There are large sections of JJ weekend market which sell all sorts of exotic pets. The shops range from air-conditioned and pedigree pets to stuffed cages selling cheap, mass produced animals. For buying pets at JJ Market there are cheaper and better alternatives.
Our Own Pets
Our first pet came from JJ Market – Burger a Coronet Guinea Pig. We paid extra for a nicer air-conditioned shop with pedigree certificates. Two years old now Burger is alive and well. We continue to visit JJ market for food bedding and treats. Our second pet didn’t come from JJ Market. Visiting the area regularly for guinea pig treats the animal cruelty became obvious. For this reason we opted against JJ. We searched online instead and found moo ping a cute Persian cat from a litter of kittens needing new homes. We visited the family on the outskirts of Bangkok (near Suvarnabuhmi) where we chose the scraggy kitten, covered in ringworm, with weird whiskers. We could have taken a happy healthy kitten but Moo Ping was too cute. After a bit of care at the beginning she is now healthier than ever. My guess is at JJ Market she would have been binned.
Dead or Alive?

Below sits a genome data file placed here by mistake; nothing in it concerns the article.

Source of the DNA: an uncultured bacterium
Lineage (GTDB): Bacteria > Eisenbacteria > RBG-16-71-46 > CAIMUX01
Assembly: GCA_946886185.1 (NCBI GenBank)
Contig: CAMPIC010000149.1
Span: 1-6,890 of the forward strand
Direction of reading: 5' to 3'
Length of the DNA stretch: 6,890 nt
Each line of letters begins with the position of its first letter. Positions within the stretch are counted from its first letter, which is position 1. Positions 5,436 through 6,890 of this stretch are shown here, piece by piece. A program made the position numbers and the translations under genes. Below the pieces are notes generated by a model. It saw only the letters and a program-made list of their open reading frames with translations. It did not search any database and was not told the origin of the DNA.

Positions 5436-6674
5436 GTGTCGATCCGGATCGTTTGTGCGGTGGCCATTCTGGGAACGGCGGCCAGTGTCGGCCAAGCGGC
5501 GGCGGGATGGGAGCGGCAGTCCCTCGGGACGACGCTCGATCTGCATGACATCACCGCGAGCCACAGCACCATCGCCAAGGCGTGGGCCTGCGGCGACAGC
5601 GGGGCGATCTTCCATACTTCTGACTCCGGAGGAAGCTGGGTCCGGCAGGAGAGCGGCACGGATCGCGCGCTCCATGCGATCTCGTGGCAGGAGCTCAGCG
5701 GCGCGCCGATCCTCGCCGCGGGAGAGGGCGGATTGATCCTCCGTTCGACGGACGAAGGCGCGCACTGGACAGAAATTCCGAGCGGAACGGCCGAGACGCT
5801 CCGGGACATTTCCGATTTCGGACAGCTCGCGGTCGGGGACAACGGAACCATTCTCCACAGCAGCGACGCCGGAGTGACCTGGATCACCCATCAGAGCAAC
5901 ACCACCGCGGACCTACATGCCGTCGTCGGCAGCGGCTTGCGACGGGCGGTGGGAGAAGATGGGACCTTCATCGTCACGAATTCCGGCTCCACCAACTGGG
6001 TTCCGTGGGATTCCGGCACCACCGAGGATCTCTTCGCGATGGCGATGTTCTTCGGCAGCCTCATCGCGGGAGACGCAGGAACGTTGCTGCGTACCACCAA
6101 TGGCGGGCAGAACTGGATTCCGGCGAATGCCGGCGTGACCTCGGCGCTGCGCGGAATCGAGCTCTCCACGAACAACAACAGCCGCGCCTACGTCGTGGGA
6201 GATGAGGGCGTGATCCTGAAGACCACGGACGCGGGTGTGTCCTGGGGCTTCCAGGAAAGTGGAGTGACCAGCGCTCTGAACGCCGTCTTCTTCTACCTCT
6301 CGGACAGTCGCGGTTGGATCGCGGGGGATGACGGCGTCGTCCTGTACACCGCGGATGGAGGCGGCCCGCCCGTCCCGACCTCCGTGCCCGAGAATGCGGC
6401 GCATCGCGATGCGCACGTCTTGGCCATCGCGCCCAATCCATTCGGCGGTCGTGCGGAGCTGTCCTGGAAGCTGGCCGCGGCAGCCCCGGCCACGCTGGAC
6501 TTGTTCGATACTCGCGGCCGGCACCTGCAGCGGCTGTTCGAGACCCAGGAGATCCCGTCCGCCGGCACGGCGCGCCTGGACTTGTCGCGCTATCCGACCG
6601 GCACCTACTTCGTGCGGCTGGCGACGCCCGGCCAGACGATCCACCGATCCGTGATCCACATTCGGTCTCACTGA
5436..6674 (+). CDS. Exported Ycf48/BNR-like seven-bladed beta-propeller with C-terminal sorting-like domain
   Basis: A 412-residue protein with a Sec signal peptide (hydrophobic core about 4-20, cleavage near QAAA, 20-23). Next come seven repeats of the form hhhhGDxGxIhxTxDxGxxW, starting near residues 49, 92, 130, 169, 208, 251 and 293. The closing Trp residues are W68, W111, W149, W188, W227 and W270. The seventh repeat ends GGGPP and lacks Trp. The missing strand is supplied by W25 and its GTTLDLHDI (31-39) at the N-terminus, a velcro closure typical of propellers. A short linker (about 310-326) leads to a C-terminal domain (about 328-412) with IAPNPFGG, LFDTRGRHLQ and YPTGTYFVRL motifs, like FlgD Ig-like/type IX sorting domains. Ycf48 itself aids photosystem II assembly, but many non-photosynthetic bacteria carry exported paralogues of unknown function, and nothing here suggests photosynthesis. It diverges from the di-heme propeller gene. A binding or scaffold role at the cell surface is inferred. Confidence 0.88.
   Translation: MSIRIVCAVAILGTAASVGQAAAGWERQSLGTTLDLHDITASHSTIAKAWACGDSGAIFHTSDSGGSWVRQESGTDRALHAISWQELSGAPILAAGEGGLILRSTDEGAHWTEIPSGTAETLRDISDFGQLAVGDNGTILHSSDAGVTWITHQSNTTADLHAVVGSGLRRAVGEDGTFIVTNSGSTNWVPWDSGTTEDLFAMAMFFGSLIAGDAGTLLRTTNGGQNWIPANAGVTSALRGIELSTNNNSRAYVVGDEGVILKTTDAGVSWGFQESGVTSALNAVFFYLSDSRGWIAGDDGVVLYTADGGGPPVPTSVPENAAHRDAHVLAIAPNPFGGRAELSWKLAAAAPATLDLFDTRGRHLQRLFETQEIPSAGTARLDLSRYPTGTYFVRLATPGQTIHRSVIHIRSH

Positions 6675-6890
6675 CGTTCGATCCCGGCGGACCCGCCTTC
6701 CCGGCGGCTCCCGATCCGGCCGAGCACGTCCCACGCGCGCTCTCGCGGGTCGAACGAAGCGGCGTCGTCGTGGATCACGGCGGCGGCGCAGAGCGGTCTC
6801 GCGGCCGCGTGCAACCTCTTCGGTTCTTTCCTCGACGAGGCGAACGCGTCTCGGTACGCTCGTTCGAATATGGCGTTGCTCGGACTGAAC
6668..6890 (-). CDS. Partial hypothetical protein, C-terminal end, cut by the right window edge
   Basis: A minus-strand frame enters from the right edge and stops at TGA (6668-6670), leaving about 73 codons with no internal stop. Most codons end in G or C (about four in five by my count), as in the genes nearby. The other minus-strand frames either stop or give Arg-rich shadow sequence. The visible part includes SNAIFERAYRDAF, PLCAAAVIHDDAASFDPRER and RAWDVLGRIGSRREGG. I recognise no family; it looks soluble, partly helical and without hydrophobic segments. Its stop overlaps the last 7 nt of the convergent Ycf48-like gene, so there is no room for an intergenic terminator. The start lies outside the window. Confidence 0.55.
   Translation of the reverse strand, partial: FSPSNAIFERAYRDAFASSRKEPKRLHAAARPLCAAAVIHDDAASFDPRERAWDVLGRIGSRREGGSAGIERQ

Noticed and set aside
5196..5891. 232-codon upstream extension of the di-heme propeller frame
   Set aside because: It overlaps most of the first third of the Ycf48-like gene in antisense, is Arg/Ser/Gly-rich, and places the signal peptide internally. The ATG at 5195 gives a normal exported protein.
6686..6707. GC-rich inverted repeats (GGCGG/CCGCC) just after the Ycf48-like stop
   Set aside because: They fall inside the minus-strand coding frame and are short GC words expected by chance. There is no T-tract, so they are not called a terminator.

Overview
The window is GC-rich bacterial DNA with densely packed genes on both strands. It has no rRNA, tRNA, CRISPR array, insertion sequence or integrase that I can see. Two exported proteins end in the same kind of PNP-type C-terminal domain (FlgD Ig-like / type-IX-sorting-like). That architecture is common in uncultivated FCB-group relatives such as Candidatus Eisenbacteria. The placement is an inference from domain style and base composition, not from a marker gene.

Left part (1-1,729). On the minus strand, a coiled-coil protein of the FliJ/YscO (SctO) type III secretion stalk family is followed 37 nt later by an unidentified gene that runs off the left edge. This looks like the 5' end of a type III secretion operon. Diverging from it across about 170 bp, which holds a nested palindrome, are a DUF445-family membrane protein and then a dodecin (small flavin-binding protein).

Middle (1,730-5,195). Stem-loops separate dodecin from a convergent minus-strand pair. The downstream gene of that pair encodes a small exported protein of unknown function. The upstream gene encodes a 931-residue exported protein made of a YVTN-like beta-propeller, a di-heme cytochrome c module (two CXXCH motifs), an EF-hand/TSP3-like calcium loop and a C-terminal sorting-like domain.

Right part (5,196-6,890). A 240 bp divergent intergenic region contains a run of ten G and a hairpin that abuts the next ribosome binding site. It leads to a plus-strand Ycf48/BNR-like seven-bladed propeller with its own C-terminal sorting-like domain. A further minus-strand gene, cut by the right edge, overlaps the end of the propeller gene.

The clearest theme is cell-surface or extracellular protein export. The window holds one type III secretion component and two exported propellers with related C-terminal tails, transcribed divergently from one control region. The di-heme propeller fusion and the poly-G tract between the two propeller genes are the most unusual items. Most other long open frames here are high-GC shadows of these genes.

It is sad to pass the area. Cages of animals are stacked in busy isles. The heat obviously too much for many cool climate animals. In many cages there is no movement – hard to tell if animals are sleeping or dead. Many look scrawny, scraggly even deformed. The crueler shops with signs deterring photography (otherwise I would show more below). I photographed some of the better looking animals. It is obvious pets are mass produced for sale. The rejects more than likely thrown aside and binned. Those which make it don’t last long. Ask anyone about buying pets in JJ Market they all say they same. Pets will die after a week.
Is this even legal?
I can’t help question the legality of it. Like enforcement of counterfeit clothes – enforcing animal regulations doesn’t appear to be high on the priority list. Every trip finds something new. Last visit passed the terrariums and aquariums where magnificent blacktip reef sharks were squashed in small tanks.